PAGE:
The Wisdom of Management


A man stands on a factory floor looking around aimlessly. The CEO comes up and asks him his salary.
The man replies, “5000 a month sir.”

The CEO takes out his wallet and gives the man 15000 and tells him: “I pay people here to work and not to waste time… here’s 3 months salary. Now get out of here and never come back!”

The guy leaves. Then CEO asked another worker,

“Who was that guy anyways?”

The worker replies, “Courier boy, sir…”

Observation is Key


Bob was born without ears, and though he proved to be successful in business, his problem annoyed him greatly. One day he needed to hire a new manager for his company, so he set up three interviews.

The first guy was great. He knew everything he needed to know and was very interesting. But at the end of the interview, Bob asked him, “Do you notice anything different about me?”

“Why, yes, I couldn’t help but notice that you have no ears,” came the reply. Bob did not appreciate his candor and threw him out of the office.

The second interview was with a woman, and she was even better than the first guy. But he asked her the same question

“Do you notice anything different about me?”

“Well,” she said stammering, “you have no ears.” Bob again got upset and chucked her out in a rage.

The third and final interviewee was the best of the bunch, he was a young man who had recently earned his MBA. He was smart. He was handsome, and he seemed to be a better businessman than the first two put together. Bob was anxious, but went ahead and asked the young man the same question “Do you notice anything different about me?” Much to his surprise, the young man answered, “Yes, you wear contact lenses, don’t you?”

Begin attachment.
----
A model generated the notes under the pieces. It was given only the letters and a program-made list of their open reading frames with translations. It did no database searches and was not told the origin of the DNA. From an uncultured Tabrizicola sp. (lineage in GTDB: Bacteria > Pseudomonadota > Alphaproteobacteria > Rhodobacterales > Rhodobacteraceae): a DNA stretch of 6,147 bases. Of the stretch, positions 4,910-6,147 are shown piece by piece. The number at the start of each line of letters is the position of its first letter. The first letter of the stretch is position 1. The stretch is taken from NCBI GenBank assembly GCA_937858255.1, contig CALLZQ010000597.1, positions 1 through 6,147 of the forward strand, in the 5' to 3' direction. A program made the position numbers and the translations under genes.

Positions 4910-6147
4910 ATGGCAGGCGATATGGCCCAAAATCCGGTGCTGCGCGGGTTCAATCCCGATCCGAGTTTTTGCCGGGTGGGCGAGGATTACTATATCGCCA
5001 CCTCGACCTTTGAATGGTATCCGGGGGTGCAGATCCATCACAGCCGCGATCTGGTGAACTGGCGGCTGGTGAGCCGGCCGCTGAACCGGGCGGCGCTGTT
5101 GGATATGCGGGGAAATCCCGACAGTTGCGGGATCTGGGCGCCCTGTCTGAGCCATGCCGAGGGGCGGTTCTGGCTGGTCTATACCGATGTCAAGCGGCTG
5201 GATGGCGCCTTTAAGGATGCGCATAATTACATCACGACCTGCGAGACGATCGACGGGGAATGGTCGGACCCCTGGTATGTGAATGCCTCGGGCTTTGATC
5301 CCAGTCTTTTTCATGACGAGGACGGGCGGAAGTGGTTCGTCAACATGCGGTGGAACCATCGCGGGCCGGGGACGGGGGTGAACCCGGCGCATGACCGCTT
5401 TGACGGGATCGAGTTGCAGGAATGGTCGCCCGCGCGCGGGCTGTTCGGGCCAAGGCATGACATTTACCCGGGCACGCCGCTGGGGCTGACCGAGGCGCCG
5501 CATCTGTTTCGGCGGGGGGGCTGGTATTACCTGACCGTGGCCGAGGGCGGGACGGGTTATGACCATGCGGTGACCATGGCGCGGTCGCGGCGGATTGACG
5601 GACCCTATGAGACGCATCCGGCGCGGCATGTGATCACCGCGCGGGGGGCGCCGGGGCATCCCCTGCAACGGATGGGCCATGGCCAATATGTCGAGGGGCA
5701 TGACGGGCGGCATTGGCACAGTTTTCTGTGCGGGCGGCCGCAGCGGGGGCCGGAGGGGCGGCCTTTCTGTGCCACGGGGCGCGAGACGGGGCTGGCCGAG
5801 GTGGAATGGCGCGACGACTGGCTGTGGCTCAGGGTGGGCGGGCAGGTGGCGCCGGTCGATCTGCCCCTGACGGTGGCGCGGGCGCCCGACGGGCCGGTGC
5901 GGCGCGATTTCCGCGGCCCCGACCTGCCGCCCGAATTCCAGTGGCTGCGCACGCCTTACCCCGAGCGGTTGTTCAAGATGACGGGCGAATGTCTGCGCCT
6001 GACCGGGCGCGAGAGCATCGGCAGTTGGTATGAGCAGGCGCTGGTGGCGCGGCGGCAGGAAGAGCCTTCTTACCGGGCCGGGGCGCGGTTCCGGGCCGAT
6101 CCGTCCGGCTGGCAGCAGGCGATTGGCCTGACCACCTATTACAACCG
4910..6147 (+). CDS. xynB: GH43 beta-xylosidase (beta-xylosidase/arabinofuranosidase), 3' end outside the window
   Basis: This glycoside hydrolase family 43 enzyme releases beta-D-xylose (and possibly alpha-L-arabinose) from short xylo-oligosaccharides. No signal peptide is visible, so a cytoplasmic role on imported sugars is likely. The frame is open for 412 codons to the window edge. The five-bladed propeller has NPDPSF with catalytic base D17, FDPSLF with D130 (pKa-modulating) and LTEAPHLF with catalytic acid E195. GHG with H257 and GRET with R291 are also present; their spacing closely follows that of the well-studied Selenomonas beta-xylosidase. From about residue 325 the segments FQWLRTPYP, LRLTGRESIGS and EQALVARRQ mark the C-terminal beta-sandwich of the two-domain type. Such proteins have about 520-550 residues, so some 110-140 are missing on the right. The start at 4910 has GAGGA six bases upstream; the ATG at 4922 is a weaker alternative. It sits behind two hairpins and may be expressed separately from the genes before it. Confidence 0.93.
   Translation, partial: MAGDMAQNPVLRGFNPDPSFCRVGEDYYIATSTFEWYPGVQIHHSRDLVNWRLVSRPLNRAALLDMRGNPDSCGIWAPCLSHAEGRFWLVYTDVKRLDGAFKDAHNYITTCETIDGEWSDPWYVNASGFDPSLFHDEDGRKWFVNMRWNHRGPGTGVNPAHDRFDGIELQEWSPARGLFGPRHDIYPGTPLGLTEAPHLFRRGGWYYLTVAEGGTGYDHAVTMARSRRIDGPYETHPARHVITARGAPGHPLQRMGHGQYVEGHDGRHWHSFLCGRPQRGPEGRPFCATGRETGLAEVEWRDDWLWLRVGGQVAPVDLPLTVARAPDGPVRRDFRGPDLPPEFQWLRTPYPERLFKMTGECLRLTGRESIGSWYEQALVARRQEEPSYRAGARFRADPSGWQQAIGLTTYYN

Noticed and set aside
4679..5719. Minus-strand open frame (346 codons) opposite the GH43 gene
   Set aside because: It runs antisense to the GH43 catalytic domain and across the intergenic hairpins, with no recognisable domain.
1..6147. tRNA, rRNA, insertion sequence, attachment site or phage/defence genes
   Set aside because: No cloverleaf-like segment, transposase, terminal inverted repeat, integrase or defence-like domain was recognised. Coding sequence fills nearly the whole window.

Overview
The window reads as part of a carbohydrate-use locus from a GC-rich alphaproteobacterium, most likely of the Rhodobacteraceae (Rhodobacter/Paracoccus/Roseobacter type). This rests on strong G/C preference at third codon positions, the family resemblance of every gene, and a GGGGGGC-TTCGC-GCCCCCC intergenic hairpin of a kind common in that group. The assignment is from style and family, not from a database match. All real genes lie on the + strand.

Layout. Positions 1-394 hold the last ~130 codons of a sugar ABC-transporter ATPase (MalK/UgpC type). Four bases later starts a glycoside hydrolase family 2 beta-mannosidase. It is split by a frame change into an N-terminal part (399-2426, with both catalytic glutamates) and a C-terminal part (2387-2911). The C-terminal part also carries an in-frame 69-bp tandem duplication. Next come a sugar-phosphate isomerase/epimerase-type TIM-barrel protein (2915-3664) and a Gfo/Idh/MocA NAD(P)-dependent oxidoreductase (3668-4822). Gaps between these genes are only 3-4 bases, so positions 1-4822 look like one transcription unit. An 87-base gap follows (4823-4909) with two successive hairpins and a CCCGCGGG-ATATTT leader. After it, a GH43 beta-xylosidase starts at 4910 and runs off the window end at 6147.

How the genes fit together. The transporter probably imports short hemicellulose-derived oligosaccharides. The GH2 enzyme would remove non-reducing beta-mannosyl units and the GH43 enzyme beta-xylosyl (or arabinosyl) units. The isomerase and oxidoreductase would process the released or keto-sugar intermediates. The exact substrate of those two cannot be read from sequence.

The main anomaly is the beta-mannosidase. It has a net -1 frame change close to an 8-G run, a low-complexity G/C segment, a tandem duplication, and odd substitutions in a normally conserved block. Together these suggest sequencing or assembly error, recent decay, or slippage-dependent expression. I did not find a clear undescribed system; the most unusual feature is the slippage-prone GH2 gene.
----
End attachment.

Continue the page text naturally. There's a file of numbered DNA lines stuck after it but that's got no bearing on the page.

Bob was shocked and realized this was an incredibly observant person.
“How in the world did you know that?”, he asked.

The young man replied, “Well, it’s pretty hard to wear glasses with no damn ears!”

Funniest Book Titles


Jargon and nonsense assail us every day…if we bother to notice. The following are actual titles of published books…care to add your favorite?

  • Oral Sadism and the Vegetarian Personality
  • How to Avoid Huge Ships
  • American Bottom Archaeology
  • Highlights in the History of Concrete
  • Reusing Old Graves
  • Population and Other Problems
  • The Madam as Entrepreneur: Career Management in House Prostitution
  • Proceedings of the Second International Workshop on Nude Mice
  • Children Are Like Wet Cement
  • Keeping Warm with an Axe





Courage in Business


Wilde - courage

If you want to see more courageous action by your people, consider whether you’re modeling the 10 traits of courageous leaders:

  1. Confront reality head-on.  Ditch the rose-colored glasses and face the facts about the state of your organization and business. Only by knowing the true current state can you lead your team to a better place.
  2. Seek feedback and listen.  We all have blind spots that impact the way we interact with others.  Unfiltered 360-degree feedback is not always easy to hear, but it can breathe new life into your relationships and leadership style if you listen and act.
  3. Say what needs to be said.  Real conversations can be awkward and uncomfortable, especially if conflict is involved. Having crucial conversations helps cut through the smoke and move through issues. This also means having the courage to put your opinions on the table, even if they are unpopular.